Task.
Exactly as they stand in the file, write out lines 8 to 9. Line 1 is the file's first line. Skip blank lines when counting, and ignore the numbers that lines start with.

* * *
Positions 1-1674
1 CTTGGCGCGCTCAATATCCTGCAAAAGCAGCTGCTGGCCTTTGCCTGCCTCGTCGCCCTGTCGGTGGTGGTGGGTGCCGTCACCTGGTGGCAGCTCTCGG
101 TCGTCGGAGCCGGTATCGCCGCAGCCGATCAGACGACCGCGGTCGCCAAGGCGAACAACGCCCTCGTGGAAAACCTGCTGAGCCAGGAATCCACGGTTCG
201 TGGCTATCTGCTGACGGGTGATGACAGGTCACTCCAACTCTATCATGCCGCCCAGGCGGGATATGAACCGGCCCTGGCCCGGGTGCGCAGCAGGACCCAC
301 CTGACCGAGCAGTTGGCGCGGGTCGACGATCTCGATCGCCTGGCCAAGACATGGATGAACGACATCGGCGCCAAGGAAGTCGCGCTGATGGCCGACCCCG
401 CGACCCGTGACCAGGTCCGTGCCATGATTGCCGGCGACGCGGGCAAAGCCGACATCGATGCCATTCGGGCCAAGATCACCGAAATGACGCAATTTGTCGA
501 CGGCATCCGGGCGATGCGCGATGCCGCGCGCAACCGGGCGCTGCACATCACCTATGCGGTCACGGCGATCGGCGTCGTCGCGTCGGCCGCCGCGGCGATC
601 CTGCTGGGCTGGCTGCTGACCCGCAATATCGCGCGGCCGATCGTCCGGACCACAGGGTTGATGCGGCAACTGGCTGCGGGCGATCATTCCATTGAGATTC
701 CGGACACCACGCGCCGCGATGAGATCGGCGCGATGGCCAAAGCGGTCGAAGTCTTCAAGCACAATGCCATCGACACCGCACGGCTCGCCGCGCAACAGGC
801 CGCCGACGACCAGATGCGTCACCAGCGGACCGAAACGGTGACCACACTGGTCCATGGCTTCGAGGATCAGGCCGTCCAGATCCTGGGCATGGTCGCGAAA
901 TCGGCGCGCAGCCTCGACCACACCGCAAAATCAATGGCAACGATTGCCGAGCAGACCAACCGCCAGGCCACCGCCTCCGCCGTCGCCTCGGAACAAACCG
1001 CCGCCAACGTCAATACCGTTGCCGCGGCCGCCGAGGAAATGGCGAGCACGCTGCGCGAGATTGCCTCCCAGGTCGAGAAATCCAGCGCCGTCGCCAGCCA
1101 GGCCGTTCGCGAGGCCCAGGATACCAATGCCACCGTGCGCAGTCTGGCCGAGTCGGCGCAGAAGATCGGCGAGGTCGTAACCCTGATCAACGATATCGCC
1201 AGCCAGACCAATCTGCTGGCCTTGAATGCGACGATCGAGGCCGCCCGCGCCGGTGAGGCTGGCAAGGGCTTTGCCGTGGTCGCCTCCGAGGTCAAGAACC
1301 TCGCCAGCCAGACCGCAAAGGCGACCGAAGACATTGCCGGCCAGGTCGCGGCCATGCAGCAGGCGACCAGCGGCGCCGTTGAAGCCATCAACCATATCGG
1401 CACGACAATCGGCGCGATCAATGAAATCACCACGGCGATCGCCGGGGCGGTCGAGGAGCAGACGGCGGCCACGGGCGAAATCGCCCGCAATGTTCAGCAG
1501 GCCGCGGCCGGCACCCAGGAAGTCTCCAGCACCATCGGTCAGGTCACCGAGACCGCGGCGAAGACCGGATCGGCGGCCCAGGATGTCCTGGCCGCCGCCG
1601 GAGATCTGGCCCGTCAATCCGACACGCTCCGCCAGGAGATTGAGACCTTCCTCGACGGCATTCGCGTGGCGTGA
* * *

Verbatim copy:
601 CTGCTGGGCTGGCTGCTGACCCGCAATATCGCGCGGCCGATCGTCCGGACCACAGGGTTGATGCGGCAACTGGCTGCGGGCGATCATTCCATTGAGATTC
701 CGGACACCACGCGCCGCGATGAGATCGGCGCGATGGCCAAAGCGGTCGAAGTCTTCAAGCACAATGCCATCGACACCGCACGGCTCGCCGCGCAACAGGC